My phone rang at 3:36 a.m., and then again at 3:38. It woke me up, but I just held the phone and stared at it. Dwayne. He’s calling to cancel, I thought. I was relieved.
I called him back. There was bad news and good news, he said. The bad news was, he had just gotten off work and had tried to get gas but none of the gas stations have gas. He wouldn’t be able to make the drive to Newark. “That’s fine,” I said, relieved. Divine intervention! I was stuck safe and snug in Brooklyn.
“But,” he continued, “I feel bad, so I called a car service for the really nice couple that were going to go with us and I can pick you up and take you there.”
I paused to consider his offer. “Maybe I’ll just walk there,” I said.
“No, it’s too far. I’ll come pick you up.”
This would mean being in the car alone, not ideal. But for a shorter time and only in the city. Lower speeds and stoplights would make it easier to jump out of the car, if necessary. “Okay, sure,” I said. He said he’d see me soon and hung up. I immediately texted him. “What time are you coming here? 5:30?” He wrote back: “Shortly. Will u be ready?” I had another chance to cancel. I replied back, “Yep.”
Once I was in the car, everything he said or did was a point for or against him being a murder. Camo pants, murderer. Worked as a security guard, murderer. Really nice smile … not a murderer? Or murderer. Chose to use the British voice on GPS, not a murderer. Or a murderer! Did murderer’s use GPS? I asked him questions about his life in order to humanize myself to him and also to suss out further whether or not he was a murderer. I learned that I liked him, but that didn’t matter. Being likable is the best characteristic a murderer can have! Eventually I resigned myself to my fate. If I died, I’d deserve it. Only really, truly stupid people get in cars with strangers in the middle of the night. Obviously this is what I was.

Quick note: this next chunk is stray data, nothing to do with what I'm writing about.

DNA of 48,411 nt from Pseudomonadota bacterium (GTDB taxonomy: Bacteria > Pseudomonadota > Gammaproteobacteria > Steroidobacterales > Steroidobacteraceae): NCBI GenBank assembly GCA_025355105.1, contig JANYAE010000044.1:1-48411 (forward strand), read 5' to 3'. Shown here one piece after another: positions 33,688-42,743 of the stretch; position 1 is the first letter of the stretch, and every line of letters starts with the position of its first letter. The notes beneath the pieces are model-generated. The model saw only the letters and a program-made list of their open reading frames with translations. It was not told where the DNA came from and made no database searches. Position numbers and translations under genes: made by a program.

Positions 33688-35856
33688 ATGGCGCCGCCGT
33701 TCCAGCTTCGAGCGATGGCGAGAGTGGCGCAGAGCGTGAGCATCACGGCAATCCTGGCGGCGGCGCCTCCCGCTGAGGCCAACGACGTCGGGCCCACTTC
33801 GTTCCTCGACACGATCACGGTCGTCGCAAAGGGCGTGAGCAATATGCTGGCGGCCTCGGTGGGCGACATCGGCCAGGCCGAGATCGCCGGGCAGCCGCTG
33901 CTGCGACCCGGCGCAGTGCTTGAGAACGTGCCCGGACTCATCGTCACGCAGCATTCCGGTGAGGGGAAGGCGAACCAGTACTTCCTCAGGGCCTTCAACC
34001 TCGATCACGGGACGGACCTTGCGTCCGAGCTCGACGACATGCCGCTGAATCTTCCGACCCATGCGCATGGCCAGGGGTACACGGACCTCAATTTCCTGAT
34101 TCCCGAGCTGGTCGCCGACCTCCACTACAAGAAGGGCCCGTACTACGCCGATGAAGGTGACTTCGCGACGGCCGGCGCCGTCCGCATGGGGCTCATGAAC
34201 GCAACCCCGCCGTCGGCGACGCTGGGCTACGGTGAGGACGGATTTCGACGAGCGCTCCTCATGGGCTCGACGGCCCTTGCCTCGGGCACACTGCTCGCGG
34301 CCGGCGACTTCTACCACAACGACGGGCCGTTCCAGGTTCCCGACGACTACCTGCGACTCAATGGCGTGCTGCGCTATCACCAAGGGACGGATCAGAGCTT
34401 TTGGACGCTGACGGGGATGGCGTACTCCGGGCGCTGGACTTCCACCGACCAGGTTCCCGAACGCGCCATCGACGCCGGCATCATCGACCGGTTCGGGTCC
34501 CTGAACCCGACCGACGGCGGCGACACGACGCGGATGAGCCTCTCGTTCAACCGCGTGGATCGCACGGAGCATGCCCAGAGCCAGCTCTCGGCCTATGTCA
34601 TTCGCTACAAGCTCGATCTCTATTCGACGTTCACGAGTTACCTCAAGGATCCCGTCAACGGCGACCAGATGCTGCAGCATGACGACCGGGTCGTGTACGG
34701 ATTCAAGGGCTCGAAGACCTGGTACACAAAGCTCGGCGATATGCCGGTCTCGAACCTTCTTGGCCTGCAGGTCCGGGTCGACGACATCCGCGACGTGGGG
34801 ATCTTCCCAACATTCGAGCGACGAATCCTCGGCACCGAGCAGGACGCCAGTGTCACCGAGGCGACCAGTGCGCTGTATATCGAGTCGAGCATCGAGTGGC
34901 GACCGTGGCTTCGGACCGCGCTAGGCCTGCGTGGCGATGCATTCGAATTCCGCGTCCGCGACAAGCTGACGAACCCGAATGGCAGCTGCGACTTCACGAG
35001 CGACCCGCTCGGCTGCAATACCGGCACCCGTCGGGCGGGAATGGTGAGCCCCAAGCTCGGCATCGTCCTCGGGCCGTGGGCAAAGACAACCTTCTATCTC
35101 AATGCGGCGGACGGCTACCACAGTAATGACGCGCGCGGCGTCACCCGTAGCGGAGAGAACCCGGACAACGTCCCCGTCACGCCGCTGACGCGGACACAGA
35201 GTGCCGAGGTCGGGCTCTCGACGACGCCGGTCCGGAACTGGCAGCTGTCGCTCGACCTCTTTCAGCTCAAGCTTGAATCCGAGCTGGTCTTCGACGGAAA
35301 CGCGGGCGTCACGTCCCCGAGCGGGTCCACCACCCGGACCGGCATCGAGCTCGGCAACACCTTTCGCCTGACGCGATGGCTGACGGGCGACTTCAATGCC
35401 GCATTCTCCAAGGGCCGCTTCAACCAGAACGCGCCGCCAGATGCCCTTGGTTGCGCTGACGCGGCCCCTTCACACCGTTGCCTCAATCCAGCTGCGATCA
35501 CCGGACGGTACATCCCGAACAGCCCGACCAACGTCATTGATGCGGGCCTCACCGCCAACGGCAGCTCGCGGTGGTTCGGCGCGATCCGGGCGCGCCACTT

We turned onto Myrtle Avenue. I recognized my friend Matt’s block, and we kept going. He stopped in front of a new building, condos. “Here we are!” He said. “I’ll call them and say you’re here, you can stay in the car until they come out.”
“No, no, no, that’s fine I’ll just stand out here,” pointing to the sidewalk.
“Girl, those are the projects across the street. I grew up there. You do not want to be standing out here alone at 4 a.m.,” he said. Eventually a dude came down–young guy, twenties, Southern accent. Then a girl with great hair, short bangs, cool boots. They were young and and cool and going back to Atlanta. I got out of the car, thanked Dwayne profusely, for his help and also for my life, and handed him a twenty. “You don’t have to pay me,” he said, “this was the least I could do. I offered you a service and couldn’t deliver!” I insisted, and put the twenty in his cup holder. He smiled, thanked me, and drove away.
The ride for the three of us in the the Town Car that eventually picked us up was $100. At my terminal, I handed over two twenties and got out. It wasn’t until I was sitting at the gate that I realized I was an idiot. I could have called more car services. I could have booked a car and then found people to ride with me. I could have done a cost/benefit analysis and decided that paying $100 to get to the airport was worth not getting into a strange person’s car. Dwayne was great. But that feels lucky.
I got to the airport on time, and I’m in Minneapolis now. I fly back Monday. I don’t know how I’m getting home from the airport. I don’t want to think about it.